314 – Dog Shows Through the Eyes of Newbies | Pure Dog Talk
Dog Shows Through the Eyes of Newbies
I was honored to visit with four brand “newbies” recently in a panel discussion format. These folks shared truly valuable information about what got them started, what they love and even what they don’t.
Dr. Clifton Jamil Kenon Jr
Huge thanks to listener Dr. Clifton Jamil Kenon Jr whose idea this was. The announcement on PureDogTalk’s FB page garnered 147 comments from folks who were so excited to share their experiences. I hope to make a continuing series of these types of conversations because the stories I received were so amazing.
Kenon, Kristin Eberly, Neil Trilokekar and Kayla Croteau represent a wide spectrum of the dog fancy. They share their fascinating journeys into the sport of purebred dogs, talk about mentors, what they love and what has been frustrating in each of their individual experiences.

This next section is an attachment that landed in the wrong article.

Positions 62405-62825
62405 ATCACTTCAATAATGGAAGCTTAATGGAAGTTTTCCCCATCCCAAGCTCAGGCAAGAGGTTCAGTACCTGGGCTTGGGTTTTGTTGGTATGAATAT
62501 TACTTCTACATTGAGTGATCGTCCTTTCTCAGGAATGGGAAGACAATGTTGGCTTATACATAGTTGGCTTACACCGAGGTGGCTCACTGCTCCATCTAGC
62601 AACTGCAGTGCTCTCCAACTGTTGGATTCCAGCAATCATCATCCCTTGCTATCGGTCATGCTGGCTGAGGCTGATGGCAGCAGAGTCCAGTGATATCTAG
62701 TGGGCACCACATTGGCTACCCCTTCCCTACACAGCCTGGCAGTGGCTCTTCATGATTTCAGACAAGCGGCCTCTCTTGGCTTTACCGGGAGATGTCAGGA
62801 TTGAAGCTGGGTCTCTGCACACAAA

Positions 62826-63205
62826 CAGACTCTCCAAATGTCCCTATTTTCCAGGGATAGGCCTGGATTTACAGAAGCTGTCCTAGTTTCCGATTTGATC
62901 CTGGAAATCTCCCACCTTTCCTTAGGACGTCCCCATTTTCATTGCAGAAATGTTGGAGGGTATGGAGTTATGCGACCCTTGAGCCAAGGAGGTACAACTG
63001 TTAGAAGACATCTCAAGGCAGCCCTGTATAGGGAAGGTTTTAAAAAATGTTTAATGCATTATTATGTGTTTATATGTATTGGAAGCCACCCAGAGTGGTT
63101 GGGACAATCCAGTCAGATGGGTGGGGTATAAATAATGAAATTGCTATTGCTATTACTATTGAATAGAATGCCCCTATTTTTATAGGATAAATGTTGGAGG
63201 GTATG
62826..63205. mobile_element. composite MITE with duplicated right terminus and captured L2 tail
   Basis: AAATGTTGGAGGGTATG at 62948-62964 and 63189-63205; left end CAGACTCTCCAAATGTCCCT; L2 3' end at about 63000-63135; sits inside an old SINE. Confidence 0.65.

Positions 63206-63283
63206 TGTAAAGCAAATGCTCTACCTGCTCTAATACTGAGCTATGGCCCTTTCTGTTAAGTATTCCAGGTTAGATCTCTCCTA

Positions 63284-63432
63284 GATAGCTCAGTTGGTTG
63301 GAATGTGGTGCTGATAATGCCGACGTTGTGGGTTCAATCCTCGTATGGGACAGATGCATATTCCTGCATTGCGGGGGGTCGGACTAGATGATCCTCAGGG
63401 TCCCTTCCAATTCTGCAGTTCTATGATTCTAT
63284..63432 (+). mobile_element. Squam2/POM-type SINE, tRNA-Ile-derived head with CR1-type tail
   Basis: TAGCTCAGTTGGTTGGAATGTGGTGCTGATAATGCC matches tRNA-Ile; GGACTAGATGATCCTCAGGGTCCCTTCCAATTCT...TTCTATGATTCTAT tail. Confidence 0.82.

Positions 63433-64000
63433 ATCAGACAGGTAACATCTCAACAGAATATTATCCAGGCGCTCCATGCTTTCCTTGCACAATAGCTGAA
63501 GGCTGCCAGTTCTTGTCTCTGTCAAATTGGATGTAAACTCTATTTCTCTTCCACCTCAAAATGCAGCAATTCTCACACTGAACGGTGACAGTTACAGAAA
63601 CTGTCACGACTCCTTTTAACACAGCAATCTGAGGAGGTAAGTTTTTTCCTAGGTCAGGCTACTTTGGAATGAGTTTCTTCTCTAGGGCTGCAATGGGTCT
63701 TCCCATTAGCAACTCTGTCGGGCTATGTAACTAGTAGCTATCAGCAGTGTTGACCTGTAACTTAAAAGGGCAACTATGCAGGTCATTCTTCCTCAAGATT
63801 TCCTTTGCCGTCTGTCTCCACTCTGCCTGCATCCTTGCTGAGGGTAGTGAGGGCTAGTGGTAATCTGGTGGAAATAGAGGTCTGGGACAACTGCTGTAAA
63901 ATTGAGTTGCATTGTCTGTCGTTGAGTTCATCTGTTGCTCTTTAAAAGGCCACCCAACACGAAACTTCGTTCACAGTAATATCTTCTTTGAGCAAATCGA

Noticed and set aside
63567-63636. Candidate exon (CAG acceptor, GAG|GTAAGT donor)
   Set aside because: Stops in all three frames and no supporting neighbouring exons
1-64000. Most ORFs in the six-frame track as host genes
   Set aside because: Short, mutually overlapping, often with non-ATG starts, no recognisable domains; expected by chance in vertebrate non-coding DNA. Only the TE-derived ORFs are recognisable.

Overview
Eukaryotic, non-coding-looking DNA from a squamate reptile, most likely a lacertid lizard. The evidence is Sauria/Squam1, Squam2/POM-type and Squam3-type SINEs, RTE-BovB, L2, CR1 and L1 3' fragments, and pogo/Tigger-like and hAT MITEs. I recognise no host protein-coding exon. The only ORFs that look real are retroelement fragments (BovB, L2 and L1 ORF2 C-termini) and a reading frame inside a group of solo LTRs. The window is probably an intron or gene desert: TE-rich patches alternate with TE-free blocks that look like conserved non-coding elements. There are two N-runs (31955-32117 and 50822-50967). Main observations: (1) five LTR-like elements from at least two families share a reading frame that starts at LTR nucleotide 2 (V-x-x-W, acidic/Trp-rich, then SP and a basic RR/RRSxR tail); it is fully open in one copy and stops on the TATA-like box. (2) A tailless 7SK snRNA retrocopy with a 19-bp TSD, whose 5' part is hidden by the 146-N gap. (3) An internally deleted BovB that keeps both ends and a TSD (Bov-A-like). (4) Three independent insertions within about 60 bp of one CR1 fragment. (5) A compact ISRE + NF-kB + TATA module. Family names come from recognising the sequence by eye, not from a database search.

“Meet people where they are,” Kenon advises mentors and would be mentors. “Everyone comes to the table with their own goals. This is a sport that lends itself to diversity.” Kenon’s mentor, Susan Giles, visited with me on the podcast just recently.
The best help Eberly found is from her handling class instructor, who she says offers “criticism wrapped in something positive.”
Trilokekar said his mentors have encouraged him to study and think critically. “They share their knowledge without expecting me to be obedient,” he noted.
Croteau said her mentor is always open to the silliest of questions and is always positive.
“Set your own goals,” Kenon said. “Celebrate the wonderful people who help you get there. Ignore the people who want sink everybody’s ship. Don’t go broke doing it. Have fun.”
“Don’t be afraid to ask for help,” Eberly offered. “Long time people in the breed can be intimidating. Those people will help you if you just ask.”
“Find your fascination,” Trilokekar encouraged. “So many facets you can be engaged by. Learn about history, and heritage of your breed. Go do other things with people when you’re at a dog show. Build a relationship. Never stop learning.”
“Coming in it was pretty terrifying,” Croteau opined. “Remember we’re all here because we love the dogs. Set small goals. Don’t just come to the show, show and go home. Hang out. Have an open mind and big ears.”